New doubts over Korean Oh Eun-Sun's climbing record
Fresh doubt has been cast on the record of a Korean climber, who was hailed in April as the first woman to climb the world's 14 highest peaks.
Oh Eun-sun "probably failed" to reach the top of the world's third-highest peak, Kangchenjunga, the Korean Alpine Federation (KAF) judged on Thursday.
Top Himalayan record keeper Elizabeth Hawley is investigating the KAF ruling.
If she decides to list the 2009 ascent as "unrecognised", the record will pass to Spanish climber Edurne Pasaban.
Ms Oh climbed Annapurna, the last of her 14 mountains above 8,000m, on 27 April. Ms Pasaban completed the list by scaling Shisha Pangma just under three weeks later, on 17 May.
Ms Oh responded to the Korean Alpine Federation's verdict - issued at a meeting of seven local climbers who have scaled the 8,586m mountain - by describing it as "a unilateral opinion".
"All participants were climbers who had doubts about my achievement from the beginning, so their conclusion must have been already set," she said in an interview with MBC television, quoted by the AFP news agency.
Miss Hawley, keeper of the authoritative Himalayan Database, told the BBC in June it was looking "unlikely" that Ms Oh summited Kangchenjunga.
This came after one of the three sherpas who accompanied her on the ascent of Kangchenjunga said she stopped 150m below the summit, in high winds.
The sherpa, Nurbu, told Miss Hawley he was leading the group when the others waved at him to come down.
Another sherpa, Dawa Wangchuk, has already stated publicly that the group did reach the summit.
"I'm sure she's not lying. She just believed her guide, Dawa Wangchuk. She had great confidence in him," Miss Hawley told the BBC.
Jin Park, a spokesman for Ms Oh's sponsors, the Korean outdoor clothing firm Blackyak, said Dawa Wangchuk had climbed Kangchenjunga four times.
"So I think there is no possibility for confusion about the summit," he said.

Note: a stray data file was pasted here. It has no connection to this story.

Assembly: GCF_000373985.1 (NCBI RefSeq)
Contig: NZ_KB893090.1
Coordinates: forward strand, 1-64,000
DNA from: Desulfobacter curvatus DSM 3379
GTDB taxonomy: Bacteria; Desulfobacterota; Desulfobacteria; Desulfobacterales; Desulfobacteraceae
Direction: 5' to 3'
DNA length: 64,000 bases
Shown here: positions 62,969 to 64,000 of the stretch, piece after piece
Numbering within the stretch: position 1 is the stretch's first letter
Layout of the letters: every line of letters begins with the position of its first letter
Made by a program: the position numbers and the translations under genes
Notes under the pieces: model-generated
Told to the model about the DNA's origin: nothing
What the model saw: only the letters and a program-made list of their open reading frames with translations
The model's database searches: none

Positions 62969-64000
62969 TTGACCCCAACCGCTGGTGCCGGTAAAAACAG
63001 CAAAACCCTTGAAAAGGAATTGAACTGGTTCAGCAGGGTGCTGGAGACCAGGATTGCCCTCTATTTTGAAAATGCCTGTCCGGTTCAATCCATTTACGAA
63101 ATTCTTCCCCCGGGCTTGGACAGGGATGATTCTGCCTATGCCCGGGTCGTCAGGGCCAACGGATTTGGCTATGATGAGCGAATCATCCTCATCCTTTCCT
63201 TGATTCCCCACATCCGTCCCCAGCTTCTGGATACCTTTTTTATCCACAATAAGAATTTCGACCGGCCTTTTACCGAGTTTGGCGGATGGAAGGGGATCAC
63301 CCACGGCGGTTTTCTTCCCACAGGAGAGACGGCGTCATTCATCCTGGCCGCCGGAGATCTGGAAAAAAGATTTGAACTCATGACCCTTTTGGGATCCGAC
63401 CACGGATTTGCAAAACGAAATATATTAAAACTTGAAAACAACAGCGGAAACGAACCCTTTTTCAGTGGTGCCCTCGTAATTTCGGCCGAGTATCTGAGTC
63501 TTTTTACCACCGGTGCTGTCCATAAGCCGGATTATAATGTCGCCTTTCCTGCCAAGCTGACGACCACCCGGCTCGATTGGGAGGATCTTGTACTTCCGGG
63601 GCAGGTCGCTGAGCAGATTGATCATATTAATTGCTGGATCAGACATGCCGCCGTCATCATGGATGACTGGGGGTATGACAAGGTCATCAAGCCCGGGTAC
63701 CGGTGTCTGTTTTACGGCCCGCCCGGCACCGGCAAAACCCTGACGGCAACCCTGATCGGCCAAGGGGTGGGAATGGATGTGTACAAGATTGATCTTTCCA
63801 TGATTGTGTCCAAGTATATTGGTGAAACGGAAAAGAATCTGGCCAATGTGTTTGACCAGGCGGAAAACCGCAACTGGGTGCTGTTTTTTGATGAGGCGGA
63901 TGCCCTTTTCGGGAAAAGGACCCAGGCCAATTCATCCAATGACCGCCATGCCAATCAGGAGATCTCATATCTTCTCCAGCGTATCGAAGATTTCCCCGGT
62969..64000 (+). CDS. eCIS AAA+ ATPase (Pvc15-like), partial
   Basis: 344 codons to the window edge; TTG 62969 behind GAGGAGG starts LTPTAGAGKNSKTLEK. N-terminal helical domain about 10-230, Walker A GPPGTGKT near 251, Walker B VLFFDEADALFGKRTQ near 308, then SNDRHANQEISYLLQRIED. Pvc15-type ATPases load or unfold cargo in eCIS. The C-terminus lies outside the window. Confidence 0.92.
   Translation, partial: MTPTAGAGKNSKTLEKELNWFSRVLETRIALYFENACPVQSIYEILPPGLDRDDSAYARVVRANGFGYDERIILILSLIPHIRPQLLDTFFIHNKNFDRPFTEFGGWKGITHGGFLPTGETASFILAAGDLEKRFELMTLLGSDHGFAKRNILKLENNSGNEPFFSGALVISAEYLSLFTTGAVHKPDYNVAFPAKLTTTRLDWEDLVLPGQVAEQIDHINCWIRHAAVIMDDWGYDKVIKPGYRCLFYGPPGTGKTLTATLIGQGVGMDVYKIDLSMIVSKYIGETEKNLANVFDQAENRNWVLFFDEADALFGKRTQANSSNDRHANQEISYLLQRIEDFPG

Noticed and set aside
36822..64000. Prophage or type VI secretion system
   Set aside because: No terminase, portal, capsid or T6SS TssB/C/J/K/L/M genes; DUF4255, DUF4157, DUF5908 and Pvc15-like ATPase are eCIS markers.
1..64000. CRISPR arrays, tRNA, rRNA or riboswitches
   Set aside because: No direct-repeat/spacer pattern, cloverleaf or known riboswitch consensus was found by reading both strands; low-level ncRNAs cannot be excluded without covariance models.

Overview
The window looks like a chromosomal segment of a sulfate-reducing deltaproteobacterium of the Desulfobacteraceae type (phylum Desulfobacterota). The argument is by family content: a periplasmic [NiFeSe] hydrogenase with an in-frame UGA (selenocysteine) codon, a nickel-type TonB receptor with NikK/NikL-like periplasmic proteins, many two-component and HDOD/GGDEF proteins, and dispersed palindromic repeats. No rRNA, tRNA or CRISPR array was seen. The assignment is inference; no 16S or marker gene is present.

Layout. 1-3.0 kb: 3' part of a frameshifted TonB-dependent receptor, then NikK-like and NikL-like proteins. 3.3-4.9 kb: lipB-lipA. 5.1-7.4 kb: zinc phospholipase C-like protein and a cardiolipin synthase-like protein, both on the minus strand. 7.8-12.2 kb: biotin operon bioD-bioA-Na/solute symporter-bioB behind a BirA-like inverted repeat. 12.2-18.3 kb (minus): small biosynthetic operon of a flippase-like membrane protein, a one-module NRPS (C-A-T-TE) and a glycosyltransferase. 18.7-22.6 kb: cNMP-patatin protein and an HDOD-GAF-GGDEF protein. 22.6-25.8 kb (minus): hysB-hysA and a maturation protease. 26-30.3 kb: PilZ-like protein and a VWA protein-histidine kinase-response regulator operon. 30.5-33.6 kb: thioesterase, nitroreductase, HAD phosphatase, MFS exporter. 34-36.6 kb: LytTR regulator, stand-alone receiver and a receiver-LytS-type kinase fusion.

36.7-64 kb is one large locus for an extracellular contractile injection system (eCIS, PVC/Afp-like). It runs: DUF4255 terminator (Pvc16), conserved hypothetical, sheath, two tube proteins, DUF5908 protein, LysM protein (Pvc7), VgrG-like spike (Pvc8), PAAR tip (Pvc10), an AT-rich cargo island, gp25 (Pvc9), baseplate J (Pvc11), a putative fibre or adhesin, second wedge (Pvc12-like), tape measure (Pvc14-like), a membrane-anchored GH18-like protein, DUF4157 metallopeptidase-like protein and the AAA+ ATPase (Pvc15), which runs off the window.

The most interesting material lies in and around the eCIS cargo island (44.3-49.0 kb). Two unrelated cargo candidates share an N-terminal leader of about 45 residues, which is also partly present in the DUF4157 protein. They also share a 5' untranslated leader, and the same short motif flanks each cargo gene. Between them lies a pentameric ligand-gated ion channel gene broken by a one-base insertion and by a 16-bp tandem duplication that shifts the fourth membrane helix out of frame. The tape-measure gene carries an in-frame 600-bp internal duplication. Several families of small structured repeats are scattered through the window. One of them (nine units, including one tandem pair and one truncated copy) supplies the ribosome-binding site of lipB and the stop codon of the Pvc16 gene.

Evidence 'piling up'
Doubts have been circulating about Ms Oh's ascent of Kangchenjunga for months.
Experts say there is no convincing picture of Ms Oh on the summit, and have questioned whether she could have finished the last 200m or so of the climb, when clouds obscured the view from below, in the time available to her.
A member of the next team to reach the peak of Kangchenjunga, in May 2009, the Norwegian climber Jon Gangdal, says he found Ms Oh's Korean flag weighed down by stones, some 50m or 60m below the summit.
At present, the ascent is listed as "disputed" in Miss Hawley's Himalayan Database. In June she said it seemed likely to remain that way, even though evidence was "piling up" against her.
Questions about Miss Oh's ascent of Kangchenjunga first arose in Korea itself just weeks after she claimed to have reached the summit. Climbers linked to a rival woman climber Go Mi-Young (who died in a climbing accident in July 2009) were particularly sceptical.
Korean Alpine Federation secretary general Lee Eui-Jae said participants in Thursday's meeting all shared the view that Miss Oh's photographs on Kangchenjunga did not "seem to match the actual landscape".
"They also agreed that Oh's previous explanations on the process of her ascent to Kangchenjunga are unreliable," he told AFP.
Meanwhile, Eberhard Jurgalski, from the website 8000-ers.com, points out that most climbers who want recognition for their ascents either take conclusive summit photographs or have eyewitnesses.
He says he has seen convincing photographs of Miss Oh on the summit of only eight of the 14.
"If someone is collecting peaks and wants to be accepted as the first woman to have climbed all 14 8,000ers, she should be able to give more evidence of her climbs," he says.
"The whole attitude of people who want to be accepted as having done exceptional things must change."